Diversity among Spanish-speaking English language learners: profiles of early literacy skills in kindergarten

Diversity among Spanish-speaking English language learners: profiles of early literacy skills in... This study explored heterogeneity in literacy development among 2,300 Hispanic children receiving English as a Second Language (ESL) services at the start of kindergarten. Two research questions guided this work: (1) Do Spanish-speaking English language learners receiving ESL services in the fall of kindergarten demonstrate homogeneous early literacy skills, or are there distinct patterns of achievement across measures of phonological awareness, alphabet knowledge, and orthography? and (2) if there are distinct profiles, to what extent do they predict literacy achievement at the end of kindergarten and the beginning of first grade? Using cluster analysis, the authors identified four distinct literacy profiles derived from fall kindergarten measures of phonological awareness, alphabet knowledge, and phonetic spelling. These profiles were found to be associated with literacy outcomes in spring of kindergarten and fall of first grade. The two profiles that were associated with greater success on later measures of concept of word in text, letter sound knowledge, word reading, and spelling were the two that included stronger performance on orthographic skills (i.e., alphabet knowledge and phonetic spelling). These findings demonstrated that there is heterogeneity among Hispanic ESL students at kindergarten entry and suggested that literacy instruction must be differentiated from the very beginning in order to meet students’ individual needs. The findings also suggested that orthographic skills should be assessed and taught early on. While phonological awareness may be a necessary precursor to reading, phonological awareness in the absence of orthographic skills may not be sufficient. http://www.deepdyve.com/assets/images/DeepDyve-Logo-lg.png Reading and Writing Springer Journals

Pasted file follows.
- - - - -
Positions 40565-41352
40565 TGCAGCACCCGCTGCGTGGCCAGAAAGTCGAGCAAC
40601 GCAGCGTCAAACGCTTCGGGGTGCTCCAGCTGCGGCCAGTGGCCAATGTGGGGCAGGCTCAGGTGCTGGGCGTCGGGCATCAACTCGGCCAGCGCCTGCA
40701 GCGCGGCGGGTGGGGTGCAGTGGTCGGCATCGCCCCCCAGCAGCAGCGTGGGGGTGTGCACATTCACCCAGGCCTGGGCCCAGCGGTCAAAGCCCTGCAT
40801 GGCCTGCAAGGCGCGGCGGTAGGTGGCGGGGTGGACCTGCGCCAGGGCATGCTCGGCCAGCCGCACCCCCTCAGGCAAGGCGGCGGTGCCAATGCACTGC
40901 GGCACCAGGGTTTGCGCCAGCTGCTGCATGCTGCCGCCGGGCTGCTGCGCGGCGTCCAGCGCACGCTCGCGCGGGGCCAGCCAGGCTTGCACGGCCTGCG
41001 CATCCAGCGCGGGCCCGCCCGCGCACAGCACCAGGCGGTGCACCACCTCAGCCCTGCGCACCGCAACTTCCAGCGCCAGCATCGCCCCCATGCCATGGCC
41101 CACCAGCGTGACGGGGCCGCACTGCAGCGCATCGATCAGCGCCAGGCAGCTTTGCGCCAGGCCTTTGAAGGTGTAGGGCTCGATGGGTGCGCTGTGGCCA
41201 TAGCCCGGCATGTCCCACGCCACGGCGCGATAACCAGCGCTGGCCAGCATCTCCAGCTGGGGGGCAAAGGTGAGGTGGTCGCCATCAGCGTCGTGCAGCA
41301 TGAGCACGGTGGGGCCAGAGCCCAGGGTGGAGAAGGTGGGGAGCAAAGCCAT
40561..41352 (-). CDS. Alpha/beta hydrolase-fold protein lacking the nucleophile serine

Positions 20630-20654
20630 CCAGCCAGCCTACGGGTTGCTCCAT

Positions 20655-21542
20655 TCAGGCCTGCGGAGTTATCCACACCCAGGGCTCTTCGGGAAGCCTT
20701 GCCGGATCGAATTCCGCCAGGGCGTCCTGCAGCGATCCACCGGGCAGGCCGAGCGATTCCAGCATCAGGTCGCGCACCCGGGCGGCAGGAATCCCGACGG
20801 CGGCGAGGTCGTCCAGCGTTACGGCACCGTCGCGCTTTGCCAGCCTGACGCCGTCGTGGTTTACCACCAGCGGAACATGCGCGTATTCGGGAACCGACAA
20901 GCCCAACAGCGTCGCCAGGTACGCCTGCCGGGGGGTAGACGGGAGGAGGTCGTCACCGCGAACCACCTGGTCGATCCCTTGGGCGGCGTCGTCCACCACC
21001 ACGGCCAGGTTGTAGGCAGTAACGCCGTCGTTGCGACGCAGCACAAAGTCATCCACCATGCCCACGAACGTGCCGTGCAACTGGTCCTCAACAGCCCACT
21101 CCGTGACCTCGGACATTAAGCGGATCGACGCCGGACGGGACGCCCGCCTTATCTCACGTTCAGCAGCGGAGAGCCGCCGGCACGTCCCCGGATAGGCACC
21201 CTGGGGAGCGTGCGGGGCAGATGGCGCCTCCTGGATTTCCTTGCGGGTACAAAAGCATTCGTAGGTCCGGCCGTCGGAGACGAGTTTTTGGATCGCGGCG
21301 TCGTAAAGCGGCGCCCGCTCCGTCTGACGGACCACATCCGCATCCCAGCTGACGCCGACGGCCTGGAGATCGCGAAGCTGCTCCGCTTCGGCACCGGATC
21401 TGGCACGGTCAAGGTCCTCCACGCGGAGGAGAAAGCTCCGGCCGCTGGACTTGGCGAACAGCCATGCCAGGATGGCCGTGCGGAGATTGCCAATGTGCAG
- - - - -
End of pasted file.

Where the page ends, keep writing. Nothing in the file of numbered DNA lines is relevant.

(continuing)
Diversity among Spanish-speaking English language learners: profiles of early literacy skills in kindergarten

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Publisher
Springer Netherlands
Copyright
Copyright © 2012 by Springer Science+Business Media B.V.
Subject
Linguistics; Languages and Literature; Psycholinguistics; Education (general); Neurology; Interdisciplinary Studies
ISSN
0922-4777
eISSN
1573-0905
D.O.I.
10.1007/s11145-012-9397-0
Publisher site
See Article on Publisher Site

Abstract

This study explored heterogeneity in literacy development among 2,300 Hispanic children receiving English as a Second Language (ESL) services at the start of kindergarten. Two research questions guided this work: (1) Do Spanish-speaking English language learners receiving ESL services in the fall of kindergarten demonstrate homogeneous early literacy skills, or are there distinct patterns of achievement across measures of phonological awareness, alphabet knowledge, and orthography? and (2) if there are distinct profiles, to what extent do they predict literacy achievement at the end of kindergarten and the beginning of first grade? Using cluster analysis, the authors identified four distinct literacy profiles derived from fall kindergarten measures of phonological awareness, alphabet knowledge, and phonetic spelling. These profiles were found to be associated with literacy outcomes in spring of kindergarten and fall of first grade. The two profiles that were associated with greater success on later measures of concept of word in text, letter sound knowledge, word reading, and spelling were the two that included stronger performance on orthographic skills (i.e., alphabet knowledge and phonetic spelling). These findings demonstrated that there is heterogeneity among Hispanic ESL students at kindergarten entry and suggested that literacy instruction must be differentiated from the very beginning in order to meet students’ individual needs. The findings also suggested that orthographic skills should be assessed and taught early on. While phonological awareness may be a necessary precursor to reading, phonological awareness in the absence of orthographic skills may not be sufficient.

Journal

Reading and WritingSpringer Journals

Published: Jul 12, 2012

References

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